With the holidays in full swing, no doubt most of us will find ourselves in the company of family and friends having all manner of conversations. There will be meals shared around a table, and if the guests have not been in recent contact, lots of catching up taking place. Inevitably, disagreements, debates and tensions arise and the potential for disastrous discussions occur.
We’ve all been there, and without a doubt, we will find ourselves in the same spot again: Trying to hold our ground with an argumentative person. In a cultural climate where self-expression is encouraged, Americans have grown accustomed to becoming assertive and outspoken about any and every detail that is up for debate. But we often find ourselves engaged in conversations with others who simply need to be right – whether they are or not. The discussion quickly turns combative and territorial as our “challenger” pulls out all the stops to discount our point of view. These exchanges can be very stressful, but they need not make you feel defeated.
Rather than looking at an argument as a vocal beating. It’s important to note that to be skilled in argumentative behavior is different than being verbally aggressive. Think of the contrast between an experienced trial attorney strategically arguing a case before a jury and a school bully who torments classmates with disrespect and unkind words. Verbal aggressiveness can cause grief, deteriorate relationships and damage the self-esteem of another. Effective argument can be an instrument to help solve problems, diffuse anger or shed light on a complicated subject matter.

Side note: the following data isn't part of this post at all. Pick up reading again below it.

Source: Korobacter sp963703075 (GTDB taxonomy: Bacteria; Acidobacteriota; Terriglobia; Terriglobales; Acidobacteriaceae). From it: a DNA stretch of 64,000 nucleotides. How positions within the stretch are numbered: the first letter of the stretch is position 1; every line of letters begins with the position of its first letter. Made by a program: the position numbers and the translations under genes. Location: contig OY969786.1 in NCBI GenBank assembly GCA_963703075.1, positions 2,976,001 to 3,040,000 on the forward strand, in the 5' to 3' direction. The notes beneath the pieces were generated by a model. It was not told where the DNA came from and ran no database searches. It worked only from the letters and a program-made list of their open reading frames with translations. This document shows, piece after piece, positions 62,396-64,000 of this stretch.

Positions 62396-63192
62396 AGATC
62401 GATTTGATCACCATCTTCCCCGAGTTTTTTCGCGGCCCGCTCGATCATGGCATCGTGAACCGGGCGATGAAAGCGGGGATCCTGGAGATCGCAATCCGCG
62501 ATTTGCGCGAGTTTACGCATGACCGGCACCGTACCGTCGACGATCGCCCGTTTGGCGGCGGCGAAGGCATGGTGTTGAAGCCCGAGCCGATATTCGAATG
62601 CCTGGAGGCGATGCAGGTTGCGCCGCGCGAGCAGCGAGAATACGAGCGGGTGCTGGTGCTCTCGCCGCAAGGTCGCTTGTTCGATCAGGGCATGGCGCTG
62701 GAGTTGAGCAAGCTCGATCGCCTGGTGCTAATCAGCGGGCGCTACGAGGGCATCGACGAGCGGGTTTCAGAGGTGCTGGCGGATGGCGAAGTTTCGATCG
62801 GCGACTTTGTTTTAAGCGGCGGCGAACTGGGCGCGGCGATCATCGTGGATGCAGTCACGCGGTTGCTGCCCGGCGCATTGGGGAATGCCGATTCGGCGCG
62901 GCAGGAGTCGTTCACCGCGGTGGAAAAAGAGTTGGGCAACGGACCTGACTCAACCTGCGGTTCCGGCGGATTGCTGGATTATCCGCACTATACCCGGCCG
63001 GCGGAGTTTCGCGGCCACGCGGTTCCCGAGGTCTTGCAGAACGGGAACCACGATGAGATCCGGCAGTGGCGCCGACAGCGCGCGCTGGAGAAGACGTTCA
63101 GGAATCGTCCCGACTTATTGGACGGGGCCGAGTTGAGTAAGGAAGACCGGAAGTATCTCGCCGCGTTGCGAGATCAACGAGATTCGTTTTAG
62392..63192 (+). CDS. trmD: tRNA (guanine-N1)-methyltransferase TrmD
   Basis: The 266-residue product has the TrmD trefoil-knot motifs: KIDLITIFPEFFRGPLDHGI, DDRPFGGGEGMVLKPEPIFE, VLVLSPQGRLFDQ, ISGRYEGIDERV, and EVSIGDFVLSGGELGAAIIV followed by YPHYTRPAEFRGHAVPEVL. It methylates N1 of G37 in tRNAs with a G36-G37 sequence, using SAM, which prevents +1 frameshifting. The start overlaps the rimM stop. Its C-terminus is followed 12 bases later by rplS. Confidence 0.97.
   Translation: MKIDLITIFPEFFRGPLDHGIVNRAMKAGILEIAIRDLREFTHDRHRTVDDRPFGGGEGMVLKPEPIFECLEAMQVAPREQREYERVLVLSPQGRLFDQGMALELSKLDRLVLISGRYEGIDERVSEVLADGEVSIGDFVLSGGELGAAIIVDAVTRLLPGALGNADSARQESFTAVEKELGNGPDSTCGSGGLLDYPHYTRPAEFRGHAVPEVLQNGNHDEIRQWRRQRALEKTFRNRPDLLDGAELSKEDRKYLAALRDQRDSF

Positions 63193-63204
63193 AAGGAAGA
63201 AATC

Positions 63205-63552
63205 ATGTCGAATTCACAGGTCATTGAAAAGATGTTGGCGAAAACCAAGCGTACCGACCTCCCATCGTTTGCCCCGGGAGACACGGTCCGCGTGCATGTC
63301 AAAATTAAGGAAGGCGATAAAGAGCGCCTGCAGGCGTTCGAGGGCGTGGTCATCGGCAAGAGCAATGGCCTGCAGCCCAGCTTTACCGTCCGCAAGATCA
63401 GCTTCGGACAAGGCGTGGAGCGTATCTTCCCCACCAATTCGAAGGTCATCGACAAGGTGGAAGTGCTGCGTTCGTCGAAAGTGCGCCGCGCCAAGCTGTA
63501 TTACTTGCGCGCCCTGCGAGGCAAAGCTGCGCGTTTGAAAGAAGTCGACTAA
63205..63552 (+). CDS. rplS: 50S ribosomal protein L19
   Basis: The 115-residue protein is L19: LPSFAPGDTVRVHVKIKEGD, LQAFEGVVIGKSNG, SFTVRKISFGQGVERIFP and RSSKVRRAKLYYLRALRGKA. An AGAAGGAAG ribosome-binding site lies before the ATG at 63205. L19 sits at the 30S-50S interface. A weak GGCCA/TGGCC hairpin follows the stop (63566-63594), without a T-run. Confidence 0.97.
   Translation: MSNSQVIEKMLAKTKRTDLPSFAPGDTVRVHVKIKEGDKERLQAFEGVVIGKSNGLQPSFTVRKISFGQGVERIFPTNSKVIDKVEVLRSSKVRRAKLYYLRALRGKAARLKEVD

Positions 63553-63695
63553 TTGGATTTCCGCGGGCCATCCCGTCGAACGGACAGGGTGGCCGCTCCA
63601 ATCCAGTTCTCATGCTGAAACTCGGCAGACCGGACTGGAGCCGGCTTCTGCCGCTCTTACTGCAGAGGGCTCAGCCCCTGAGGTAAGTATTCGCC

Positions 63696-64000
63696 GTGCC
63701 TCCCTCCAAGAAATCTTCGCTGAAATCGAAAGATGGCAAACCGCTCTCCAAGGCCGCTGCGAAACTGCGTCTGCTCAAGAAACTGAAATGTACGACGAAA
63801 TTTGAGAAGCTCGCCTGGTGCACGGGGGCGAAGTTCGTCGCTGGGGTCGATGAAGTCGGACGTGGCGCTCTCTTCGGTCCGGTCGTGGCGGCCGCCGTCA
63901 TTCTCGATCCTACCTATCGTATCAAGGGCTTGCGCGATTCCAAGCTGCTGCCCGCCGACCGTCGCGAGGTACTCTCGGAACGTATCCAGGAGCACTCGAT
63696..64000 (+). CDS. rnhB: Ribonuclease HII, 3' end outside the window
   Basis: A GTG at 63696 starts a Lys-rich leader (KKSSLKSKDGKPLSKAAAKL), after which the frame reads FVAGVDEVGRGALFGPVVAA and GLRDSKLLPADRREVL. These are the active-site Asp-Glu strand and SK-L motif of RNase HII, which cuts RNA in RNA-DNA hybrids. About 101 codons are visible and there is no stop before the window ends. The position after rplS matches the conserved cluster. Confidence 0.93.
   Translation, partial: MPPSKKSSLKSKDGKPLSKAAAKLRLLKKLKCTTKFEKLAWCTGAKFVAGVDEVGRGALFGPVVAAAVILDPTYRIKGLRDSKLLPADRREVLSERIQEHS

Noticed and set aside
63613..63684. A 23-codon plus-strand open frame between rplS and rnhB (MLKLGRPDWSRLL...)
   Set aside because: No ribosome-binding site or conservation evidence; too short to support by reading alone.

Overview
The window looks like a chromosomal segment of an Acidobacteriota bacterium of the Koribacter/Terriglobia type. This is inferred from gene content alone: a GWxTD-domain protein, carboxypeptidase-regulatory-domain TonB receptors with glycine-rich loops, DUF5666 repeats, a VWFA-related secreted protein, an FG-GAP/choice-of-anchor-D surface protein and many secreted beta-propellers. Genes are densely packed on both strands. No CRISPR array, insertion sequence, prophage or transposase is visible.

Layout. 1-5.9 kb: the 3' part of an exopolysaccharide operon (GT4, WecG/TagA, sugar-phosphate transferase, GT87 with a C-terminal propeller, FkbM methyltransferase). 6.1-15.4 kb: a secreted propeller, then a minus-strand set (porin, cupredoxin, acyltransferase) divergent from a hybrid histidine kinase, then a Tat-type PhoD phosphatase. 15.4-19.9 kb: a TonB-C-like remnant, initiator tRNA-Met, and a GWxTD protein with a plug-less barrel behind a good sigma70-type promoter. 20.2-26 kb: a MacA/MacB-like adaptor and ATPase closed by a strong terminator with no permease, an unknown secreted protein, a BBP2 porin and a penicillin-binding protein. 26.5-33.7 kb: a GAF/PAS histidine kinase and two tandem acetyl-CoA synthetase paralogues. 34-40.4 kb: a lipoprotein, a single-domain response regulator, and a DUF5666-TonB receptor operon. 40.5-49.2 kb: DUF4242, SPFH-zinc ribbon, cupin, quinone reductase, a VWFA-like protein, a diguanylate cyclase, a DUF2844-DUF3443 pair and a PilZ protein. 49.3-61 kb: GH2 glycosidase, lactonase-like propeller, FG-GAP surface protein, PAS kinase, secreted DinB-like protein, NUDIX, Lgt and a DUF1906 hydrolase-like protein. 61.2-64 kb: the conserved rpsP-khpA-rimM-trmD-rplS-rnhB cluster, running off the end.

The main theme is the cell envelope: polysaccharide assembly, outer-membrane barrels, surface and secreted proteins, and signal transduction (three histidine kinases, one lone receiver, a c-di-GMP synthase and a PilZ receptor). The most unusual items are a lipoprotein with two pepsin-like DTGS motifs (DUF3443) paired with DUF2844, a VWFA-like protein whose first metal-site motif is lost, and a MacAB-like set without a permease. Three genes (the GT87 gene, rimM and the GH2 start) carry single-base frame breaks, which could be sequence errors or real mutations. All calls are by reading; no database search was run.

Aggressive behavior is often a learned method of dealing with a disagreement. Some people are raised to avoid conflict, while others can’t wait to engage in any conceivable debate. In fact, in some cultures verbal disputes are commonplace and are considered fodder for stimulating dialogue. Heated arguments here are viewed as exhilarating and thought provoking. But even in less confrontational societies, individuals can often react when a discussion presents a perceived threat, and they try to reduce what they fear, be it real or not. That underlying dread or fear can turn a valid argument into an aggressive verbal assault.
Objectively, sometimes disagreements can seem so petty. A dispute about a topic may appear non-threatening at face value (say a discrepancy about the dates of the Renaissance Era), yet an aggressive person can become reactive simply trying to make a point. This “challenger” is likely motivated by a drive to be right, a learned behavior by which those “in the know” are seemingly rewarded or acknowledged.
Yet just as some might think they gain social points for always being right or “winning” a squabble, there are others who view any argument as painful or uncomfortable. You may have previously felt powerless against an aggressive person who tried to strong-arm you into thinking the way they do. Too many rough experiences or losing battles and a timid person soon learns to flee from any hint of a verbal debate. Both timidity and aggressiveness are two opposing styles that are ineffective in a constructive argument. Whether you’re more on the shy side or tend to be belligerent, in a conflict getting the results you want boils down to your conversational approach.